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What it Took to Create the World’s First Gay Art Museum

Charles Leslie’s passionate half-century of homoerotic art collecting offers a mirror for the history of gay history itself

The "Queer Threads" exhibition, which ran in early 2014, examined the diversity of gay, lesbian, bisexual, transgender, and queer experiences. (Stanley Stellar / Leslie-Lohman Museum of Gay and Lesbian Art )

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“We made the discovery early on that we'd both been discreet collectors of gay imagery,” Leslie says. Lohman was older, and an established designer to the rich and powerful, including Barbara Walters and the Onassis family.. His resources, combined with Leslie’s connections to the theater and art worlds, enabled them to amass a trove of gay art.

But what, exactly, makes art gay?

“Charles [Leslie] has always been fundamentally focused on the homoerotic, which he understands as the most dissident form of art making,” says Katz, “because by definition it has been historically excluded.” However, even Leslie understood that a work could trigger that certain frisson without necessarily being erotic. Does that leave “gay art” in the same nebulous I-know-it-when-I-see-it category as pornography or obscenity?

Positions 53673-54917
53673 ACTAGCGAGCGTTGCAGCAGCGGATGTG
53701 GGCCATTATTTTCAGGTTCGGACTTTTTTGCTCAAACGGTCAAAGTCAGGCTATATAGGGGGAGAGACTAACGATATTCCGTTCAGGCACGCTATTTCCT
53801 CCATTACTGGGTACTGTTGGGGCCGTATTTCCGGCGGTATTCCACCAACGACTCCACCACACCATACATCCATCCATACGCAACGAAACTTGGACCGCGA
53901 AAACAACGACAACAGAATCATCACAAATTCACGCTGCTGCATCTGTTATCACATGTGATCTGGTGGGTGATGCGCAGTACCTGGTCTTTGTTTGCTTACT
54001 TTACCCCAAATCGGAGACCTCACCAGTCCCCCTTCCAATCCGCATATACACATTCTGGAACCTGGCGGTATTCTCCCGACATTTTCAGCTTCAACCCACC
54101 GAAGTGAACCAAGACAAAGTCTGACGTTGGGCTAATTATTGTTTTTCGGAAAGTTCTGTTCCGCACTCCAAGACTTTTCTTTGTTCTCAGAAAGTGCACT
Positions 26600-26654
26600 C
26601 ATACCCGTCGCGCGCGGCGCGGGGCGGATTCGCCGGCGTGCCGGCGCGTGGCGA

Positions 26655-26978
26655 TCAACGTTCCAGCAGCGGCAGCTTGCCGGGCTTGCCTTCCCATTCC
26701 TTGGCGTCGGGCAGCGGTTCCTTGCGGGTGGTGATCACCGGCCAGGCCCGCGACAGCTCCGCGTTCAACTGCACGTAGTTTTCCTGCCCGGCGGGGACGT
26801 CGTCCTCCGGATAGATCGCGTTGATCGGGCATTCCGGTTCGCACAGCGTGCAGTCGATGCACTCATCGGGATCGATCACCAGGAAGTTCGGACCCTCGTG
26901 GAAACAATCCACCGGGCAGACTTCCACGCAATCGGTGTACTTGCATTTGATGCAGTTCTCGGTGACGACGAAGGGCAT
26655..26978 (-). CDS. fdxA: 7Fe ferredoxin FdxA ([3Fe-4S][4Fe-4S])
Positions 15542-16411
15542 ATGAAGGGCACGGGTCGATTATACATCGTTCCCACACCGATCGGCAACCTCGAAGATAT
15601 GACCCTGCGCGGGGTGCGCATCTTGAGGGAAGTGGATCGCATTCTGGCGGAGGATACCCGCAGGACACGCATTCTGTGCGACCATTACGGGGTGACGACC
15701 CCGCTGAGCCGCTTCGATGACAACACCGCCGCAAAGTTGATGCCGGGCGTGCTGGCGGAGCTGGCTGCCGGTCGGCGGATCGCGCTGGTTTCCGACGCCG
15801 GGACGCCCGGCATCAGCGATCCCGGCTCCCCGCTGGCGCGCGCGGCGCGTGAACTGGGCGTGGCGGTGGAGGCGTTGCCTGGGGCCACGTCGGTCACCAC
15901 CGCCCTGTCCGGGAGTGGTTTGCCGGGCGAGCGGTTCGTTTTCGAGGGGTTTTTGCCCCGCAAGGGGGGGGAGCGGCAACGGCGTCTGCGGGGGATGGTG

“Art doesn't have a sexual orientation. Art is art,” says Hunter O’Hanian, who has served as president of the museum since 2012. Eloquent, graying, and tattooed, O’Hanian is the perfect poster boy for an outlaw collection that’s infiltrated the mainstream. In his eyes, what makes a piece of art “gay” is the perspective and intention of the artist. We paint ourselves into our work, including our desires, and it is this perspective that queers the art. Katz, who also co-curated the Smithsonian’s National Portrait Gallery’s controversial exhibition “Hide/Seek” in 2010, goes a step further, believing that “queer art can be made by straight people, because queerness is a social-historical identity category,” not a fixed behavior (which implies that queerness can and will look different in different times and cultures). Nevertheless, in the time during which Leslie was first collecting, the vast majority of gay work was made by gay artists.

Leslie’s patronage of that work extended far beyond simply collecting it. He quickly enmeshed himself in the fight to turn Soho into a live-work artists district, in order to protect the growing community of artists he’d discovered working there. Stephen Petrus (author of From Gritty to Chic: The Transformation of New York City’s Soho, 1962-1976) says that Leslie was “an unofficial leader” of the Soho Artists Alliance, which “was crucial to the zoning changes that legalized artist residency in Soho.”


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